The Waynesville Mountaineer (Waynesville, … /
May 14, 1942, edition 1 /
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MAY 14, 1942
THE WAYNES VILLE MOUNTAINEER
f 4? I
L j .&
m -1 J,I-L1.
..., working. n " w..
t,rv for the pasi aw-,
r,l;lii. Polish refuge
r;ims to have developed
.si tor n--- j of coaL
tural ga?. wjth his for-
ul .88ld 5! Htural rubber.
better tnan, rcnW.o PreMy
(Continued from page 1)
tb her parents to Guthrie, Okla
m when quite young, She
lds'8 B. S. degree from Central
ate College, Oklahoma, has -had
tpar of study in the Tulane Med
ia! School, New Orleans, and was
fctently graduated from the Bap-
it Bible Institute, JNew urieans
th the degree of Master of Chris-
Prior to the employment of Miss
ewis as full-time missionary of
the association, the work haa Deen
rried on by Rev. Frank Leather-
ood, of Waynesville, who gave
klf his time to it. It is expected
tat much progress will be made
the work of the association with
e aid of a full-time worker, and
e churches are urged to co-oper-
e with her in every way possible.
Miss Lewis is making her home
ith Mr. and Mrs. Ernest Edwards
h East street. .
Air. and Mrs. Fred Tate and
daughter, Patsy, of Newton, spent
the week-end here with relatives.
Mrs. Harry Hyatt and children,
Jean and Charles, left last Friday
for Newport News, where they
pian 10 spena two weeks wl h rel
Miss Mary Palmer, who is now
located in Raleigh, was the guest
during the week of her parents,
Mr. and Mrs. J. M. Palmer.
Mrs. L. J. Nordeman has return
ed to Columbus, Ga., after an ex
tended visit with her parents, Mr,
and Mrs. Dewey Mull.
Mrs. Claude Haynes, who has
been residing at Davista Terrace,
returned to her home on Love
Lane for the week-end. She had
as her guests Mr. and Mrs. Robert
L. Riggerson and son, Bobby, of
btewart, Va., Mrs. Riggerson is
the former Carolyn Haynes. iflso
Miss bmilyn Haynes and Bill
Smith, both of whom attend West
ern Carolina Teachers College.
Miss Myrtle Bennett and Miss
Claris Russ, of Hendersonville.
were the guests of Mr. and Mrs
W. Curtis Russ and daughter.
Marguerite, on Tuesday.
Mr. and Mrs. L. C. Waddell and
daughter, Fredia Ann. spent the
week-end in Waynesboro, Va.,
with Mr. and Mrs. F. M. Dotson.
the latter's sister and brother-in-law.
Mr. and Mrs. Vance Waddell
spent the week-end in Galax, Va.,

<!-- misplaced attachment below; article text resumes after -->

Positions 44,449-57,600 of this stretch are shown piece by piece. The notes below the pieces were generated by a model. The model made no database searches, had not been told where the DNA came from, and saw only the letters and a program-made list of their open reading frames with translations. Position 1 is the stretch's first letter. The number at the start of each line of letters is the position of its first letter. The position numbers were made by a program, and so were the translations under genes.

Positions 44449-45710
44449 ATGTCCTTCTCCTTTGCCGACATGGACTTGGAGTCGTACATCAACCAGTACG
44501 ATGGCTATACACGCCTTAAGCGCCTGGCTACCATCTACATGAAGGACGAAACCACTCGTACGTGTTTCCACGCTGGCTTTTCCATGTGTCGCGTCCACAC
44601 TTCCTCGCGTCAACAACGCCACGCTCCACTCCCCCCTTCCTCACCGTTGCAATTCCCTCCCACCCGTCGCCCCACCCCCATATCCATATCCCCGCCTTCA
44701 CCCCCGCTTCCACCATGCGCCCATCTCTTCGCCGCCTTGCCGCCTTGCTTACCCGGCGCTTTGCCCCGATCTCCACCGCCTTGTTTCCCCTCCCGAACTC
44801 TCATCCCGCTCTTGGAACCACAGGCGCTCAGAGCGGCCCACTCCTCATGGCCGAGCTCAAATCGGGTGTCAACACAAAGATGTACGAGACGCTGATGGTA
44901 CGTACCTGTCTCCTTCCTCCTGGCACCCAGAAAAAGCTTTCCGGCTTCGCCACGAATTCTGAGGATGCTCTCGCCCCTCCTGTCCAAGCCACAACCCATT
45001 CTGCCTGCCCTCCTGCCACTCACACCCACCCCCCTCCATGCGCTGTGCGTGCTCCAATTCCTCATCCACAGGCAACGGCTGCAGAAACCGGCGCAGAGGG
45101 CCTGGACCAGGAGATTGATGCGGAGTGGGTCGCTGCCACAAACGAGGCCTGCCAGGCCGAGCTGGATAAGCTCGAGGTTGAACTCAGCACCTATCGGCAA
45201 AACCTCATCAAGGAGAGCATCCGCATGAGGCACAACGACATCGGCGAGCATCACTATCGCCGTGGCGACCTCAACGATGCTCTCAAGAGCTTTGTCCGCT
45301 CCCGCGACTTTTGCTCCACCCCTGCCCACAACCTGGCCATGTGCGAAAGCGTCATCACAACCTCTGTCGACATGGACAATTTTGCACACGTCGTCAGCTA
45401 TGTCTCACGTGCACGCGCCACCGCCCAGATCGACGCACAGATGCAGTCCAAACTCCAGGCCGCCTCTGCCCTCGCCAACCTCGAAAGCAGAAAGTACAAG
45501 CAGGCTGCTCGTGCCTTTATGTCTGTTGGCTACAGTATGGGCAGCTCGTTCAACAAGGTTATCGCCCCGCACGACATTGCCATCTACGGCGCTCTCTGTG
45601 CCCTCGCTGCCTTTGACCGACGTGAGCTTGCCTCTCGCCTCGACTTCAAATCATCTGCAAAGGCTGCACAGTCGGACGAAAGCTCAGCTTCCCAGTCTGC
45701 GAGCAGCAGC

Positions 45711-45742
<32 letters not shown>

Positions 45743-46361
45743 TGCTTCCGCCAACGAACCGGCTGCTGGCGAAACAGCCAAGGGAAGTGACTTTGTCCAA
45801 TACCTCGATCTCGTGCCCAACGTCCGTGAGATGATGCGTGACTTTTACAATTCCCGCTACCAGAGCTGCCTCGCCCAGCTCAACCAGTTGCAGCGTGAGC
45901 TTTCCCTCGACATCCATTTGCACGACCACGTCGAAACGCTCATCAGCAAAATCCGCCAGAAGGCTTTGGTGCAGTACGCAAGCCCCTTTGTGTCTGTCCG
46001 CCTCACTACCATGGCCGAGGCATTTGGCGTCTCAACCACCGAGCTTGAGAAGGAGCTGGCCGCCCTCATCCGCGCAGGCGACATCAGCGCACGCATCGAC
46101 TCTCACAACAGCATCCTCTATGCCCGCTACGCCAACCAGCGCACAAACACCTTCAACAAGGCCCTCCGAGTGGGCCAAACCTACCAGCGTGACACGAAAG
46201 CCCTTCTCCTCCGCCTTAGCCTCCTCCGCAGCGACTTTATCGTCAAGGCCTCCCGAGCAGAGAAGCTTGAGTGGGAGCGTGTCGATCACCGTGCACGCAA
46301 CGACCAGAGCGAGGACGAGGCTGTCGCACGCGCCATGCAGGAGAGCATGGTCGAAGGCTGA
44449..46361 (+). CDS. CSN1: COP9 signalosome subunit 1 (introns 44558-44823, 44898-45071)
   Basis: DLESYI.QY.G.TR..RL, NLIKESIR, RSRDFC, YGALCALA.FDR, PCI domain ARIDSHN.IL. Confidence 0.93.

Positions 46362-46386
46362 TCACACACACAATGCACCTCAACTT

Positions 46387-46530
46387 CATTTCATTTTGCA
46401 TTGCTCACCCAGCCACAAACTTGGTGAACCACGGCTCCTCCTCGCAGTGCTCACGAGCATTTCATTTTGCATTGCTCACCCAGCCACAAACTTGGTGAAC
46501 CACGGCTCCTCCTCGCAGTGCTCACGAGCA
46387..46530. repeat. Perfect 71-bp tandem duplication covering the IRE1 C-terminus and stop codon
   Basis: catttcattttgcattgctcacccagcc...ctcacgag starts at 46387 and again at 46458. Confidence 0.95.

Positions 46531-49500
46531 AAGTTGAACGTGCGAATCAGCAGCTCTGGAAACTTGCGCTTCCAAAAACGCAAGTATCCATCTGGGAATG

with Mr. and Mrs. Frank Wad
dell, their son and daughter Jin-
WILLIAM M. GENTRY
Funeral services were conducted
lit. Zion Baptist church on Dix
eek Friday afternoon at 2:30
clock for William M. Gentry, of
oute 6, Lenoir, who died at 1:45;
m. in York, S. C, on Wednesday,
ay 6th. The Rev. Oder Burnett
ifficiated, Burial was in the Gwyn
Mr. Gentry was a native of Bun.
mbe county and was 47 years of
!. He is survived by his widow,
Irs, Pearl McGhee Gentry: two
ms, Oscar and Paul Gentry, of
-moir; lour daughters, Mrs. Ros
e Scruggs, of East Waynesville;
'Irs. Clifford Moore, of Newoort
lm, Va.; Miss Ella Mae Gentry,
; Renoir; Mrs. Kyle Huffman, of
old Springs; 12 grandchildren;
Gas Ranges Water
Heaters Heaters (stoves)
R install them and we service
Econotane and Essotane
Atk about gat before you buy
Brading GAS Service
Owrch Street Phon 202
For Knitting For
(Continued from page 1) - .
a part of one shipment of wool
had been taken out by knitters be
fore another even larger shipment
was sent to the chapter, and that
in order to meet the heavy quota
it will be necessary to have a
larger number of knitters.
Miss Stringfield also requests
that all persons who have finished
their sweaters please turn in at
once to either her or Mrs. Silver
thorne at the Aiken Gift Shop.
The Girl Scouts, who are mak
ing afghans and shawls out of
scrap wool, that are being con-1
tributed by local persons from bits
of material left over from their
own private knitting, are now in
need of more wool. AH persons in
the community are urged to search
through their sewing and knitting
bags for wool remnants. Any
color can be utilized in the mak
ing of the articles, it was pointed
out by the chairman.
Here's the Gas Ration Card
orm OPA R-MI